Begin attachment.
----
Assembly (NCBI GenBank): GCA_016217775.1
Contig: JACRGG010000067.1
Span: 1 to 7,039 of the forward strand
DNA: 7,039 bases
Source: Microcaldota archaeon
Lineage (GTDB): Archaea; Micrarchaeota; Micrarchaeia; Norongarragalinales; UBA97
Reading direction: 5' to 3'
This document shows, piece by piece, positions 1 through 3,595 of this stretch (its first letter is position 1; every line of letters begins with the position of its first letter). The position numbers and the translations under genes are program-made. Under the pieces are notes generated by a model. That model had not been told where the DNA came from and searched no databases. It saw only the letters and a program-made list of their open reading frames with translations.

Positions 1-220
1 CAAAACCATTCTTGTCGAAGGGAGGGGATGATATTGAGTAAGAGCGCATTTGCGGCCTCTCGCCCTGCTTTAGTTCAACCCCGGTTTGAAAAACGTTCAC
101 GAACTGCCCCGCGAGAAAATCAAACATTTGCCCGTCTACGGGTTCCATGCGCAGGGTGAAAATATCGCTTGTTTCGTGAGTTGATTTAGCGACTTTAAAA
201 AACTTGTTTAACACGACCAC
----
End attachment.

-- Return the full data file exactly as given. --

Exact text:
Assembly (NCBI GenBank): GCA_016217775.1
Contig: JACRGG010000067.1
Span: 1 to 7,039 of the forward strand
DNA: 7,039 bases
Source: Microcaldota archaeon
Lineage (GTDB): Archaea; Micrarchaeota; Micrarchaeia; Norongarragalinales; UBA97
Reading direction: 5' to 3'
This document shows, piece by piece, positions 1 through 3,595 of this stretch (its first letter is position 1; every line of letters begins with the position of its first letter). The position numbers and the translations under genes are program-made. Under the pieces are notes generated by a model. That model had not been told where the DNA came from and searched no databases. It saw only the letters and a program-made list of their open reading frames with translations.

Positions 1-220
1 CAAAACCATTCTTGTCGAAGGGAGGGGATGATATTGAGTAAGAGCGCATTTGCGGCCTCTCGCCCTGCTTTAGTTCAACCCCGGTTTGAAAAACGTTCAC
101 GAACTGCCCCGCGAGAAAATCAAACATTTGCCCGTCTACGGGTTCCATGCGCAGGGTGAAAATATCGCTTGTTTCGTGAGTTGATTTAGCGACTTTAAAA
201 AACTTGTTTAACACGACCAC